• Starchy (Corn, potatoes, green peas)
  • Others (Avacado, cauliflower, cucumbers, green peppers, onions, mushrooms, summer squash, zucchini, green beans)

 

Why Should You Eat Vegetables?

Vegetables provide lots of health benefits- a diet rich in fruits and vegetables can lower the risk of getting chronic diseases including cardiovascular diseases and certain types of cancers!

Vegetables are important sources of vitamins and minerals, which are essential in keeping our bodies function properly.

They're an excellent source of dietary fiber, which ensures healthy gut health. 

 

How Many Vegetables are Needed?

The amount of vegetables varies depending on your gender, age, and level of physical activity. The recommended daily needs for vegetables vary between 1-3 cups. Visit MyPlate.gov to learn more about your needs

 

What Counts as 1 cup of Vegetables?

1 cup chopped broccoli florets, 1 cup cooked greens (Collards, kale, turnip greens), 2 cups raw leafy greens (Spinach, romaine, lettuce), 1 cup strips/slices/chopped carrots, 12 baby carrots, 1 cup cooked pumpkin, 1 large pepper (3" diameter, 3 3/4" long), 1 large raw whole tomato (3"), 1 large baked sweet potato (2 1/4" or more diameter), 1 cup whole or mashed cooked beans, peas and lentils, 1 cup green peas, 2 large celery stalk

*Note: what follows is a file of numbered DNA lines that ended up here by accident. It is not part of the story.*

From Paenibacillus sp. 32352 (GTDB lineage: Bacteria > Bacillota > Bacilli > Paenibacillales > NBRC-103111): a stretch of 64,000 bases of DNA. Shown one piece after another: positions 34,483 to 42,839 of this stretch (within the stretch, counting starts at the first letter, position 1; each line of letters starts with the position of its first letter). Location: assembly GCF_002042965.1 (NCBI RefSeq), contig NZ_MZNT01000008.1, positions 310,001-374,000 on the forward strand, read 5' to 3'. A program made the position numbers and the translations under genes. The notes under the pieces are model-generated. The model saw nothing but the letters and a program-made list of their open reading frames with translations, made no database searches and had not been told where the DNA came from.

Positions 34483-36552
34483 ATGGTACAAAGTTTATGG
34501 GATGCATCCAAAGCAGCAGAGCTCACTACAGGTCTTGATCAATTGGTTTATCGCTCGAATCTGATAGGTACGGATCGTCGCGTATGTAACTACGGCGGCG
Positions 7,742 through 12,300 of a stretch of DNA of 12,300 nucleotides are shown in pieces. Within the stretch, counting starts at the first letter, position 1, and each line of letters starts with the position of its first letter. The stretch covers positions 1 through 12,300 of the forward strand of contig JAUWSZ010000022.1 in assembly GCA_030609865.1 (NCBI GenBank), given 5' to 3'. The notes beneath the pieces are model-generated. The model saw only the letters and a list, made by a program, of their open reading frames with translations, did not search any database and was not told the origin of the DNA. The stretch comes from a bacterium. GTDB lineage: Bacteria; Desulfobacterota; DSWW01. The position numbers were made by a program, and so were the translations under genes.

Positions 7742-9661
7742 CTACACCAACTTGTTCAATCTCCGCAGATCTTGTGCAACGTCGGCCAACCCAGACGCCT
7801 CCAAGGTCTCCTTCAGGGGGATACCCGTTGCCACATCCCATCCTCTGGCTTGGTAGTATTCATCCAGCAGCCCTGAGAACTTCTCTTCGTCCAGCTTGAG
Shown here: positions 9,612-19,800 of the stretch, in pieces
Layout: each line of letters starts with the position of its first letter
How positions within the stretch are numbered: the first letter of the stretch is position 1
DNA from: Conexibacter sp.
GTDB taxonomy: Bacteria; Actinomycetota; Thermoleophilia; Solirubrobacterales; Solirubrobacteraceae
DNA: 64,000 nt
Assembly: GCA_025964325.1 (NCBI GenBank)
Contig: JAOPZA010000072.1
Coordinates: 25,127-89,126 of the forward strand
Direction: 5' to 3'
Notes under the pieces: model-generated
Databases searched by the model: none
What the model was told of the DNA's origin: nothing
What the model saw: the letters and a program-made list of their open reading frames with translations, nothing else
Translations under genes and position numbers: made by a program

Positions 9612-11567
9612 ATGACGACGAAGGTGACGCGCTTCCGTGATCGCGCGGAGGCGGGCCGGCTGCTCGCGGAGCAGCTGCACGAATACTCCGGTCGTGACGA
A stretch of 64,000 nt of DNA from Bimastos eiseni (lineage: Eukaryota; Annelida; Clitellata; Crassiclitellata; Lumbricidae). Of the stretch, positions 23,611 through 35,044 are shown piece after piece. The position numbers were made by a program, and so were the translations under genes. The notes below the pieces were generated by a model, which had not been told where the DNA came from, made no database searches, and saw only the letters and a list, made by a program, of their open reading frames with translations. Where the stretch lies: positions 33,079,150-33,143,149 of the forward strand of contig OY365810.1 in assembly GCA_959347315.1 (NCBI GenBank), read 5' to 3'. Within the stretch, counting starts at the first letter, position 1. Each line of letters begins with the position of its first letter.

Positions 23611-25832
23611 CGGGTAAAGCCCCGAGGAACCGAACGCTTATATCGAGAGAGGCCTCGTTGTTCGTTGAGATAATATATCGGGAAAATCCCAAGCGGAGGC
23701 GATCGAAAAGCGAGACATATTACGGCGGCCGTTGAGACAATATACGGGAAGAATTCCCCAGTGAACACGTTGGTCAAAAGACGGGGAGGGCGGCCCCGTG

Light Bulb IconDid you know?Light Bulb icon 

We offer vegetables from EVERY subgroup at least once a week at Ross Local School's cafeterias.

We serve baby carrots, cherry tomatoes, broccoli, green beans, baked beans, black beans, French fries and so many more! To make it more nutritious, we serve it raw, steamed, or baked. We NEVER fry the vegetables.